“We are all one race” Erases Struggle and I’m Sick of Hearing It.


«Unknown source. My Google Fu has failed me»

Not exactly a rant… Just tired.  Work with me here.

If you can honestly believe in a “We Are One Race” argument, you’re touched by the hand of privilege. (This is also a classic version of the “I don’t see color” argument that Black America is getting tired of hearing, but that’s another rant.)

I cannot. I am not. It is exhausting to argue with the people who really and truly believe this, because when there is no way to offer the perspective—despite trying—all you get is frustration.

If you argue that racial dividers are manmade and only really tribal markers made to divide us, I’ll agree with you—and I will remind you that one half of my family’s “tribe” was yanked from its home continent to be used as slaves and had its culture beaten out of it, while the other half has been nigh exterminated, both by the “division/tribe” called “White Man.” “We are all one race” in response to someone bringing up injustice only serves to silence. And if you haven’t noticed, people are very tired of having people use the privilege of being a step up in the form of a boot on the neck.

Yes, this is on my mind a lot. It’s a thing that I have in the back of my mind most days. Every time I get a “You don’t sound [this word is always in a stage whisper] Black.” When a new person gets promoted over me. When I get passed on a hire because “I don’t fit the aesthetic” and I meet the new hire, with perfect alabaster complexion.

In today’s world, the way it works, “We are all one race” only applies practically in a gaming group or a video game. It does not advance discussion of the problems that exist. It pushes them under the rug. I see where people are trying to get at with it, but it will never, ever work. Not in the world we live in.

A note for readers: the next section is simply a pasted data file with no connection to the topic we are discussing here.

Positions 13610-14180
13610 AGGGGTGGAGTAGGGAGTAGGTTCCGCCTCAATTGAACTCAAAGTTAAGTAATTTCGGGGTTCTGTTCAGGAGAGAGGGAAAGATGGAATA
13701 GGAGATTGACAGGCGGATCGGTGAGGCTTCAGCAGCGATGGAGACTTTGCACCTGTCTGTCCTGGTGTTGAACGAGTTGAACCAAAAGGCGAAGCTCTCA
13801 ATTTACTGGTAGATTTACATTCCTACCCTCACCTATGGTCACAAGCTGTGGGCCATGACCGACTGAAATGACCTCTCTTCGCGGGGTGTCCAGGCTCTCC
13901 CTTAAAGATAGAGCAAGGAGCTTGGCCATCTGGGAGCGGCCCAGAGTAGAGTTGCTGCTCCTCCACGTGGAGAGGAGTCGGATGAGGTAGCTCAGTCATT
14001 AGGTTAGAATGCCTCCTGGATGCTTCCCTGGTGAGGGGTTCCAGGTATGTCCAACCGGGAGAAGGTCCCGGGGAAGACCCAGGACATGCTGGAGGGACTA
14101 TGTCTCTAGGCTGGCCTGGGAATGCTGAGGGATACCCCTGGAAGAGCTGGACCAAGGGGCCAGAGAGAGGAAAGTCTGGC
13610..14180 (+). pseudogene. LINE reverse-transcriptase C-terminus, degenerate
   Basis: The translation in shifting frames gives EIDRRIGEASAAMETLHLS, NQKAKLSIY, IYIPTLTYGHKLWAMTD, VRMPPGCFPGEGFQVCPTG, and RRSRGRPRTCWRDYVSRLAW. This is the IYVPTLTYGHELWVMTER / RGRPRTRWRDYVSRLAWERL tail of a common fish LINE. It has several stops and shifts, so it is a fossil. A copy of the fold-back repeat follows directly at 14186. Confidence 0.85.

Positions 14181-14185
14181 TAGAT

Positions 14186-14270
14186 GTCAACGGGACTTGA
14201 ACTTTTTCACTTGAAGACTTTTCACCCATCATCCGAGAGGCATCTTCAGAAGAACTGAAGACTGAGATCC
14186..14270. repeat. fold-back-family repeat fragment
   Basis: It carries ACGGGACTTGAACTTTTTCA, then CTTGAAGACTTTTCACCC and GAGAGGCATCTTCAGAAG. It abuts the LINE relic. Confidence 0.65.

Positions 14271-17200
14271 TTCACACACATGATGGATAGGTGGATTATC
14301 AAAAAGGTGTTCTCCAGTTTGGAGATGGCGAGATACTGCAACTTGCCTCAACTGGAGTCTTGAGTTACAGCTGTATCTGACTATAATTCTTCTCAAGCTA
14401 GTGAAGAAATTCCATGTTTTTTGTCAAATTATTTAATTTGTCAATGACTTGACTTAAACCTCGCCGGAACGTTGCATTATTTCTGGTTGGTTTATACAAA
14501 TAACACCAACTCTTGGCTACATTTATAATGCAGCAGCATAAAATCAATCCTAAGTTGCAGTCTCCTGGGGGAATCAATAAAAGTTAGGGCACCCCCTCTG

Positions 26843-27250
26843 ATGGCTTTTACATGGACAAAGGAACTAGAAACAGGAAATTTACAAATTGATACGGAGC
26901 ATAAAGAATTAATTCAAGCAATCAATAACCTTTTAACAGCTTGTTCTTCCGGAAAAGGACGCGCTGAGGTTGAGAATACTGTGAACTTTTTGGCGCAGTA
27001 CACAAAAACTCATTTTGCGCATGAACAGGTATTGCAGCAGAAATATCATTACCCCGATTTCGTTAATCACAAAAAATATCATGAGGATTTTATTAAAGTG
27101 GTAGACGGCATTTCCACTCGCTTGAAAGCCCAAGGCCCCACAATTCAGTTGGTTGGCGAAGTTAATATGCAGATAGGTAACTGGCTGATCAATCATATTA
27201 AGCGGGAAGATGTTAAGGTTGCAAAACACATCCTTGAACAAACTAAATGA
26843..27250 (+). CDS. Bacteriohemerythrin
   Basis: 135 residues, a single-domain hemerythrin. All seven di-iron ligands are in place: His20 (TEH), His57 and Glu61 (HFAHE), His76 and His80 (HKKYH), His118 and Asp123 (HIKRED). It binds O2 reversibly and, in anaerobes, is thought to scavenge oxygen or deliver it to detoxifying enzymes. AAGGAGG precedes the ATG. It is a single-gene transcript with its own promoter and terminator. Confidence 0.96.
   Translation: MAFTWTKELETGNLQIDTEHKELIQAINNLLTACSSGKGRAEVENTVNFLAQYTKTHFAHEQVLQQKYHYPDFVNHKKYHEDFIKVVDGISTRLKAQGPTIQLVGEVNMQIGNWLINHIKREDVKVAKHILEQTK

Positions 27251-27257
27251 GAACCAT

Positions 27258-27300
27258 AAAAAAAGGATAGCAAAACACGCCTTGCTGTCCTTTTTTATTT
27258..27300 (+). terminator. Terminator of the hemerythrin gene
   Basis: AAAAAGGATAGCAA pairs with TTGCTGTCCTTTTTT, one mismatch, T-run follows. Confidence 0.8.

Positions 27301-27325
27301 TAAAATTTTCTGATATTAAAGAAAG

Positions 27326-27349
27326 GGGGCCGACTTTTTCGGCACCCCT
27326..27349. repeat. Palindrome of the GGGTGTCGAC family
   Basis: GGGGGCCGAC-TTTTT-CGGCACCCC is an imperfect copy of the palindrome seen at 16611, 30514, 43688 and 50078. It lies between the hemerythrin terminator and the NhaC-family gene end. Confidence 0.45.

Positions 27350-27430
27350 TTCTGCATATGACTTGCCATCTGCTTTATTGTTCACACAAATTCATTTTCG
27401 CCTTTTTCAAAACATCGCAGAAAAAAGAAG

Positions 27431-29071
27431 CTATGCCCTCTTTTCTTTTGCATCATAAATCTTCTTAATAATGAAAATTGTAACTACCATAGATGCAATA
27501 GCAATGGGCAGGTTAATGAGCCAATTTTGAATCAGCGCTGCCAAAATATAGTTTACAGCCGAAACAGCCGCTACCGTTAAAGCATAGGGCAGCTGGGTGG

It simply is not that simple.

4 thoughts on ““We are all one race” Erases Struggle and I’m Sick of Hearing It.

  1. Yes! The “we are all one race” meme is too glib, and shows ignorance on the part of those who utter it. It glossed over the fact that racism is still deeply entrenched in the fabric of our nation. Great writing!

    • It’s almost as bad as “I don’t see color.” All “O don’t see color” tells me is “To me the struggle that you have gone through is unimportant and inconsequential because now we are here.” It brings up an unrealistic, kumbayah utopia view (friendly reminder that the word Utopia means “no place” that with today’s cultural vocabularies cannot happen.

      “I don’t see race” usually means “I don’t see you.” It ignores entire swaths of identity.

      I’ll admit to having been one of the people, for a long time, until I developed a keen interest in my roots and how they shaped me. After that, it was impossible to ignore what was literally in my face.

      • Very well put, and I agree wholeheartedly. I’m glad you developed an interest in your roots.

      • It’s always been there on a low key level—I know how a slave ancestor bust out basically hitching on the underside of the carriages, and my maternal grandmother had the distinctive Latinx thing of having the thing where you have four fairly long names—whereas Grandfather had a FIRST name and that was where it stopped because reasons.

        Had to look into things after that.

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